And this was the first time that Julie and I worked together

Ursula:

and we quickly responded.

Ursula:

We were like, you know what?

Ursula:

It feels like we have some critical work streams.

Ursula:

Let's define those.

Ursula:

Let's see what those are, and they're becoming more relevant

Ursula:

during this next phase.

Ursula:

And, what I think of them as are they're the major functions within

Ursula:

our cloud optimization team, almost that makes us a product.

Ursula:

Yes, we have that customer facing side, but what do we do that creates

Ursula:

that system to operationalize what we do and support our consumers.

Ursula:

And so we develop these work streams and we're a small team.

Ursula:

So each team member leads one of those work streams while they're also facing off

Ursula:

with our business unit or our stakeholder.

Ursula:

And the nice thing about it is those work streams, like one is contracts and

Ursula:

RIs and reconciliation and, you know, are we receiving what it says we're

Ursula:

paying for that whole financial arm?

Ursula:

We also have client engagement or, what we call our playbook and

Ursula:

optimization is the execution.

Ursula:

We have core functions.

Ursula:

That's where we put chargeback.

Ursula:

That's where we look at how our own cloud team is using the cloud.

Ursula:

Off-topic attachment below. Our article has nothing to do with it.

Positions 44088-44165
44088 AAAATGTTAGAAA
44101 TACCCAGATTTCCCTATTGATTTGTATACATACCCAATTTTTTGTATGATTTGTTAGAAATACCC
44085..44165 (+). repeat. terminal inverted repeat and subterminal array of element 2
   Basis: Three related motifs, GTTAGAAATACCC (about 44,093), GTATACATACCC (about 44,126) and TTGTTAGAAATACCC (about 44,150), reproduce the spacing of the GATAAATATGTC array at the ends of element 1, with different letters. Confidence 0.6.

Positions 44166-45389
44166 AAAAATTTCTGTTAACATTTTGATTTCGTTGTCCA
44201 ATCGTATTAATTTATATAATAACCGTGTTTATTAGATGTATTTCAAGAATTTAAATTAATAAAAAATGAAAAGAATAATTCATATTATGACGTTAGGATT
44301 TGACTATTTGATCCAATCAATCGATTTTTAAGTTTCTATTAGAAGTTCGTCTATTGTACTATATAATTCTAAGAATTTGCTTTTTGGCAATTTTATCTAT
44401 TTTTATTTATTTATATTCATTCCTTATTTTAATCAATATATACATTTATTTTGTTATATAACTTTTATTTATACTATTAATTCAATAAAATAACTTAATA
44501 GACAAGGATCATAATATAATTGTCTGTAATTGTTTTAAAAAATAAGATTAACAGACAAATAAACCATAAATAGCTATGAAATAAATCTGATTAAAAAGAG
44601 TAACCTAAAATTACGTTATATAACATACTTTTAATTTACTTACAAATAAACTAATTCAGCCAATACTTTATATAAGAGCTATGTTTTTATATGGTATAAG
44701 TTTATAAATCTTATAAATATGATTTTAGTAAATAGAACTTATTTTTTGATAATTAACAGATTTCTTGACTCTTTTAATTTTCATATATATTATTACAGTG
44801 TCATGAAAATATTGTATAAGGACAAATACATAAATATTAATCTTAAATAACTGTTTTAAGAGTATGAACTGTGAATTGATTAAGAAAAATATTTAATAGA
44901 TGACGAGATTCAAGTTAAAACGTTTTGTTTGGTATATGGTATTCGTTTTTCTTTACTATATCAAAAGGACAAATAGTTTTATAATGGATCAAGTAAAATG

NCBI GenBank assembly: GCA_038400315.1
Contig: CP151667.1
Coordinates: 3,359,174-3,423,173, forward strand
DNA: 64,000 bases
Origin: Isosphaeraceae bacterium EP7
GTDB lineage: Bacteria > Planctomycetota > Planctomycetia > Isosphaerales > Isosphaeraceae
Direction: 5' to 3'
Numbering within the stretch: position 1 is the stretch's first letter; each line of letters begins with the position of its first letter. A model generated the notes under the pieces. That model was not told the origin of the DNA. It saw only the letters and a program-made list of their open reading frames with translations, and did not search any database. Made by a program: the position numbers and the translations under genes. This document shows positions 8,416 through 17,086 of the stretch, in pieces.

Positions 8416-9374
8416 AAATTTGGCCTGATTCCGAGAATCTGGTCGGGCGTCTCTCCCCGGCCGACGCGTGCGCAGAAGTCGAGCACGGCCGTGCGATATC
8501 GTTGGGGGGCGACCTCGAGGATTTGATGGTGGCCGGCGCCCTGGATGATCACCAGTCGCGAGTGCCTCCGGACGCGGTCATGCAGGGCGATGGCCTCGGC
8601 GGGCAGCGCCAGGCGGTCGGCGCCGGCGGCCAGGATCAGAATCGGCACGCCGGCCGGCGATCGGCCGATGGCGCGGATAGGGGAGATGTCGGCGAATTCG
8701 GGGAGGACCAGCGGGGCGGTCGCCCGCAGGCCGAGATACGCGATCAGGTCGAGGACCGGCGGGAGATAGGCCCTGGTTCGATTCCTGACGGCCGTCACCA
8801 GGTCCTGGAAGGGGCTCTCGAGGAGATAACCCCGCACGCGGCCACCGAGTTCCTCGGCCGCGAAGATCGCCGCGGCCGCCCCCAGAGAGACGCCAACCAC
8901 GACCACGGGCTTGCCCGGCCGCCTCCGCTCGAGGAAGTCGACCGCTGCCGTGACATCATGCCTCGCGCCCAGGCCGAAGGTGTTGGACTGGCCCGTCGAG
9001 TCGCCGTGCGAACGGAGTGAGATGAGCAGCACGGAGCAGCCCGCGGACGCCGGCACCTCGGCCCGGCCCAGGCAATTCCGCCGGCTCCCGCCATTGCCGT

Then we have education and cloud services.

Ursula:

So when you look at.

Ursula:

From a different perspective, not our stakeholder perspective, but the

Ursula:

perspective of the larger products and even the variable products and services in

Ursula:

the cloud, those need represented as well.

Ursula:

So sometimes we attack it from an EC2 perspective or an RDS

Ursula:

perspective, not just the stakeholder.

Ursula:

And then there's a new emerging one, which is that design for cost.

Ursula:

Can we think about this in advance and put the governance and controls and

Ursula:

even tagging, in place in a way that we can avoid things down the road.

Ursula:

And so each of our team members leads one of those work streams and also then faces

Ursula:

off with a stakeholder business unit.

Ursula:

That team that they support also aligns with that work stream.

Ursula:

So for example, that financial arm, , the person that leads that has a very strong,

Ursula:

, Skillset in financial reporting and also faces off with our team that happens

Ursula:

to own our financial technology tools.

Ursula:

And so it's a perfect synergy.

Ursula:

And we have that in our other work streams.

Ursula:

So, the person that runs our industry standards and automation and analytics

Ursula:

is facing off with our data team and our team that builds data models.

Ursula:

It's so interesting because they're each a consumer of what the other does.

Ursula:

And so it does create a nice multiplier.

Ursula:

And when we do this, we say we're able to work as a well oil machine

Ursula:

and really maximize what we're doing, despite being a team of six or seven.

Julia:

Yeah.

Julia:

And I'm gonna add to that Ursula, I will say has a great knack for finding,

Julia:

the strengths that each of us has, and then focusing those strengths

Julia:

into what we call these pillars of optimization or these big rocks.

Julia:

I just wanna give you an example.

Julia:

For instance, Matt on our team lives and breeds data and automation.

Julia:

He does scripting for fun.

Julia: